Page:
The University of Michigan named a new president last month, and the football team landed another great class of recruits last week. But there’s another story that keeps eclipsing those two.
I’ve been reluctant to write about the Brendan Gibbons case, because so little is clear – from the incident that started this saga five years ago, to the various responses since.
But a few things are clear, starting with this: the athletic department continually fails to follow the advice legendary athletic director Don Canham, “Never turn a one-day story into a two-day story.”
This story starts back in 2009, when Wolverine kicker Brendan Gibbons had an encounter at a party with a female student. Ultimately, only two people know what happened, but we do know she contacted the Ann Arbor Police, then decided not to press charges.
This put the University in a tough spot. In 2009, it was a tenet of university policy that it would not look into such situations unless the alleged victim came forward. But in 2013, the university revised its code, which no longer required the alleged victim’s initiative to start an investigation.
That’s why it wasn’t until November 20, of 2013, that the Office of Institutional Equity concluded that Gibbons “engaged in unwanted or unwelcome conduct of a sexual nature, committed without valid consent, and that conduct was so severe as to create a hostile, offensive, or abusive environment.”
From everything I’ve seen, the University played it straight, and the athletic department never attempted to interfere with the process. That’s the good news.
The bad news is, having gotten the hard part right, the athletic department seemed determined to get the easy part wrong. The various responses have given the appearance of skullduggery where none existed.
We still don’t know when the athletic department found out about the panel’s ruling. But we do know three days after the ruling, on November 23, head coach Brady Hoke started Gibbons, who kicked three extra points in a 24-21 loss to Iowa.
Before Michigan’s next game, against Ohio State, Hoke – who might have been following orders — claimed Gibbons had injured his leg. Before Michigan’s bowl game, on December 28th, Hoke said Gibbons had gone home due to a “family matter” – yet we know the university expelled Gibbons on December 20th.
I understand that Hoke was trying to grant his player as much privacy as possible, but all he had to say was Gibbons had broken team rules. Obviously, lying for him breeds suspicion.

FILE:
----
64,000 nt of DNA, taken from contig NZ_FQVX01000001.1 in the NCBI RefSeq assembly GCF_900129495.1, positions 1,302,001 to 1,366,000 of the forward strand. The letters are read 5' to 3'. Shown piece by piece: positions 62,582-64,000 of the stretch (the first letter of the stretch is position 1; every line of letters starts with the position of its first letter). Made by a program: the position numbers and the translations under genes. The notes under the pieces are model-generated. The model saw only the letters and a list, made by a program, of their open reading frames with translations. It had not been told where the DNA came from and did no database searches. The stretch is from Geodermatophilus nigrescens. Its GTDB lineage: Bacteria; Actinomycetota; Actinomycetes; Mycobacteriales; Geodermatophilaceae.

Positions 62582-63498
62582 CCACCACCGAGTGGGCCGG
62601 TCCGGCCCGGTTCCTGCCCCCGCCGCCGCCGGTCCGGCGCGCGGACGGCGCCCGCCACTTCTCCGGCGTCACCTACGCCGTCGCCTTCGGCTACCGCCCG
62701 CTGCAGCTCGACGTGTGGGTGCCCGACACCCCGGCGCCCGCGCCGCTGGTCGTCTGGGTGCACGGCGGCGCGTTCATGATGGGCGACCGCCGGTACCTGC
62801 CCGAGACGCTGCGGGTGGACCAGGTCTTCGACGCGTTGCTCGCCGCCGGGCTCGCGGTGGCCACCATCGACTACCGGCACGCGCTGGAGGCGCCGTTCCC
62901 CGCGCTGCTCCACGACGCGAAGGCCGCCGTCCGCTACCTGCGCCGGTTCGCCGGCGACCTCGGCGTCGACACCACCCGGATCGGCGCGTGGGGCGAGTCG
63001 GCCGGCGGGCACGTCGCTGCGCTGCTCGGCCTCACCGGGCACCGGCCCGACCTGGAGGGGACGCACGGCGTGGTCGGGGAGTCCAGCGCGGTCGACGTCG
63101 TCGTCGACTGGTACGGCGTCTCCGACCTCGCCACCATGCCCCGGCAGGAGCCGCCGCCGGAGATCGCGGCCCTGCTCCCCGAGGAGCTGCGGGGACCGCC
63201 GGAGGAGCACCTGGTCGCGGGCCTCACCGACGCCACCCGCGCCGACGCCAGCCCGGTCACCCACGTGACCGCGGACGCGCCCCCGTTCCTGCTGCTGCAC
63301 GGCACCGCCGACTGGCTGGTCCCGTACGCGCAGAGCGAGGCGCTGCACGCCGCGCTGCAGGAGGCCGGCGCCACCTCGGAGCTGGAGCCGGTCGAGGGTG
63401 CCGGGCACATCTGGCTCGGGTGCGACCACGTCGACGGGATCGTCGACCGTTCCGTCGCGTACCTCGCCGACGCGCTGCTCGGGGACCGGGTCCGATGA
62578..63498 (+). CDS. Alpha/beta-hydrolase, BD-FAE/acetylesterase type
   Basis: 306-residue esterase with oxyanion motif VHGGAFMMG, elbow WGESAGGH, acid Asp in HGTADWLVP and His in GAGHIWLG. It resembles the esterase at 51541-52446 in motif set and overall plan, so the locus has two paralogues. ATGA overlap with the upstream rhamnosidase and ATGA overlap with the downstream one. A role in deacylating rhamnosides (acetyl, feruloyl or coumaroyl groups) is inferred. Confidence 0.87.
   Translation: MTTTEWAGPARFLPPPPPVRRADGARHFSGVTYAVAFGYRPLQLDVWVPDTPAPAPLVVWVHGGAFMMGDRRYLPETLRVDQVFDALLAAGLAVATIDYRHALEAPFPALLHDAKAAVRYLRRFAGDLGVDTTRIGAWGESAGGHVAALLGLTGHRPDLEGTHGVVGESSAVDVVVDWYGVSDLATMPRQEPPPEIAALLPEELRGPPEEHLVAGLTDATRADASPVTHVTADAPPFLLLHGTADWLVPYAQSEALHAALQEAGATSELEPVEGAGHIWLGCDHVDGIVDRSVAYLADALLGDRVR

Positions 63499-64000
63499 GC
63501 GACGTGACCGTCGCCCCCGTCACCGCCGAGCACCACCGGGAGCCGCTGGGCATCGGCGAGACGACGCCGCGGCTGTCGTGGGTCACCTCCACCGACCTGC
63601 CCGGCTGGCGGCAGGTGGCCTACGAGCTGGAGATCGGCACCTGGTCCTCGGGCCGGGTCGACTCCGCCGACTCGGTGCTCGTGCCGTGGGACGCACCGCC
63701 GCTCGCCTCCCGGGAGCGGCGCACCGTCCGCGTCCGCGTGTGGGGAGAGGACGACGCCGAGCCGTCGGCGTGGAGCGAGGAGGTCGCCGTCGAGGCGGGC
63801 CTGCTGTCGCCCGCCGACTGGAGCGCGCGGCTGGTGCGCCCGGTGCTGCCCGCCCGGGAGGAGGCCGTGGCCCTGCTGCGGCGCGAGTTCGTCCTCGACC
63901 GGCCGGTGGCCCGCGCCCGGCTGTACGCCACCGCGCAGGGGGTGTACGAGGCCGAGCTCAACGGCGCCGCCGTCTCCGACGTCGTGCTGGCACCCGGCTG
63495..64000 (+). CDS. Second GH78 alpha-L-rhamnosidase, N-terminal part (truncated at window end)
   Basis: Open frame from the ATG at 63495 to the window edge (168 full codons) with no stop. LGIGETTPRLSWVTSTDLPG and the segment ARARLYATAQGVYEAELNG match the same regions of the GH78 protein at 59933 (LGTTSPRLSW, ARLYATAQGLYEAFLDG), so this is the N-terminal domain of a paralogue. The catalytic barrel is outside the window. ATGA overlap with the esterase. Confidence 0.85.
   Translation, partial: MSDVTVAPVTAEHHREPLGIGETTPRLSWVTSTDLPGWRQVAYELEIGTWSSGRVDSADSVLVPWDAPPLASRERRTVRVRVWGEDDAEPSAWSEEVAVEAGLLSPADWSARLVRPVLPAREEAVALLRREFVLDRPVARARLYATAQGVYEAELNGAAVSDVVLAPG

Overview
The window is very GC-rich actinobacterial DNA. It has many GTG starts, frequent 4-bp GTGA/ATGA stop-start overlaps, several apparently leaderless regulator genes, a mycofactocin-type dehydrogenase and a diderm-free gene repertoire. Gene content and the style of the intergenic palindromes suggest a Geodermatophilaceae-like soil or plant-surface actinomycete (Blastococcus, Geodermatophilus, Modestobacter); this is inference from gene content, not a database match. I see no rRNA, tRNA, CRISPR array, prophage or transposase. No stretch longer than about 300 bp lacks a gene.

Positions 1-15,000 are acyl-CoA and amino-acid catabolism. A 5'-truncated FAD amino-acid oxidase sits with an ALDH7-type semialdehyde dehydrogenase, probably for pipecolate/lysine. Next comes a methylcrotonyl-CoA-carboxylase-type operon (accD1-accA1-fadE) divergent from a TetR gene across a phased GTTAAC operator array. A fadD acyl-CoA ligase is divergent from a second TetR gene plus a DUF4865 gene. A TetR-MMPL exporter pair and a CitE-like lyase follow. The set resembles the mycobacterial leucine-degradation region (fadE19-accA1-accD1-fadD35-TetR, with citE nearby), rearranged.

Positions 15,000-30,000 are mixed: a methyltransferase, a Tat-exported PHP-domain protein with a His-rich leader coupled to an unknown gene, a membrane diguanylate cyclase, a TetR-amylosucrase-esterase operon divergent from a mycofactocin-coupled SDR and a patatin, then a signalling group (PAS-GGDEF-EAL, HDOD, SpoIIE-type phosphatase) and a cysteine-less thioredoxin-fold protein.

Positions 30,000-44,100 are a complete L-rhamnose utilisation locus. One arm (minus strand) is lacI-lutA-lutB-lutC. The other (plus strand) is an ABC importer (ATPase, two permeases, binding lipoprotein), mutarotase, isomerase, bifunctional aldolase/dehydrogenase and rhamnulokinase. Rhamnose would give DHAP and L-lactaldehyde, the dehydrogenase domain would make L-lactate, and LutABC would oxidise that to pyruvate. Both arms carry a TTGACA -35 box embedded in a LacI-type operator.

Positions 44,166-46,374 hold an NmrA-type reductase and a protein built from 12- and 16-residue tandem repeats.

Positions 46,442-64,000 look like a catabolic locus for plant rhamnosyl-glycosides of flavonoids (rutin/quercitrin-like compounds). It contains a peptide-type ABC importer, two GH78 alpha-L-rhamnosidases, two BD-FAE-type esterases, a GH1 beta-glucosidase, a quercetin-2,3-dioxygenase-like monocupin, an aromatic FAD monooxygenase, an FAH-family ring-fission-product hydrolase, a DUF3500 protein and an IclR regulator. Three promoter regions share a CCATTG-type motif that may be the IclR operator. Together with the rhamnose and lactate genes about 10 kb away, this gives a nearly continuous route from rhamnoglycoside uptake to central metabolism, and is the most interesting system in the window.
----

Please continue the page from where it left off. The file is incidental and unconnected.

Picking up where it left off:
The public didn’t learn Gibbons had been expelled until January 28th, when the university’s student paper, The Michigan Daily, broke the story. No one in the department has publicly questioned anything in the Daily’s story, or its excellent follow-up by Zach Helfand (a former student, in the interest of full disclosure), or asked for any corrections.
[The first story can be found here: https://michigandaily.com/sports/former-kicker-brendan-gibbons-expelled-sexual-misconduct
And Zach Helfand’s here: https://www.michigandaily.com/sports/sportsmonday-column-gibbons-case-separating-investigation-response.]
But a few days later, when Hoke addressed the Gibbons issue with a group of reporters, the Daily was not informed of the event, leaving many to conclude they were being punished.
The department has vehemently denied excluding the student reporters, claiming the other reporters had asked for the interview days in advance. For that reason, they say, it was not a formal press conference – which seems to be a distinction without a difference, especially when Hoke released a prepared statement at the event.
But even if we take them at their word, they were naïve not to predict the public wouldn’t believe them, especially given this administration’s habit of creating public relations gaffes, then backpedaling with explanations that are disingenuous at best. The list includes the initial decisions not to take the marching band to the Cowboy Classic in Dallas; banning the seat cushions they sold to fans for $20 at the spring game; displaying a giant Kraft macaroni noodle under the scoreboard the day before a home game; and paying thousand of dollars for the skywriting stunt over Spartan Stadium. Each time, the department’s attempts to backtrack didn’t douse the fans’ anger, but fueled it.
It doesn’t help that the department also has a recent history of bullying the media. Under Dave Brandon, the staff habitually calls reporters to chastise them for printing what they consider negative stories, or simply unflattering statistics. They often threaten to cancel exclusive interviews.
One writer told me, “Every interview and press conference the department sets up is presented as a huge favor, not just them doing their jobs. They show amazing contempt for the media.”
What happens next? Gibbons is gone, the police consider the case closed, and the Daily reporters have returned to official media events.
Athletic Director Dave Brandon recently told The Detroit Free Press that the relationship between an athletic director and a university president is “tremendously important.” That is particularly true at Michigan, where the athletic director answers only to the President.
Michigan’s president-elect, former Brown provost Mark Schlissel, has not commented on this situation, which was wise. But it’s hard to imagine his first brush with the athletic department was the honeymoon either side had hoped for.
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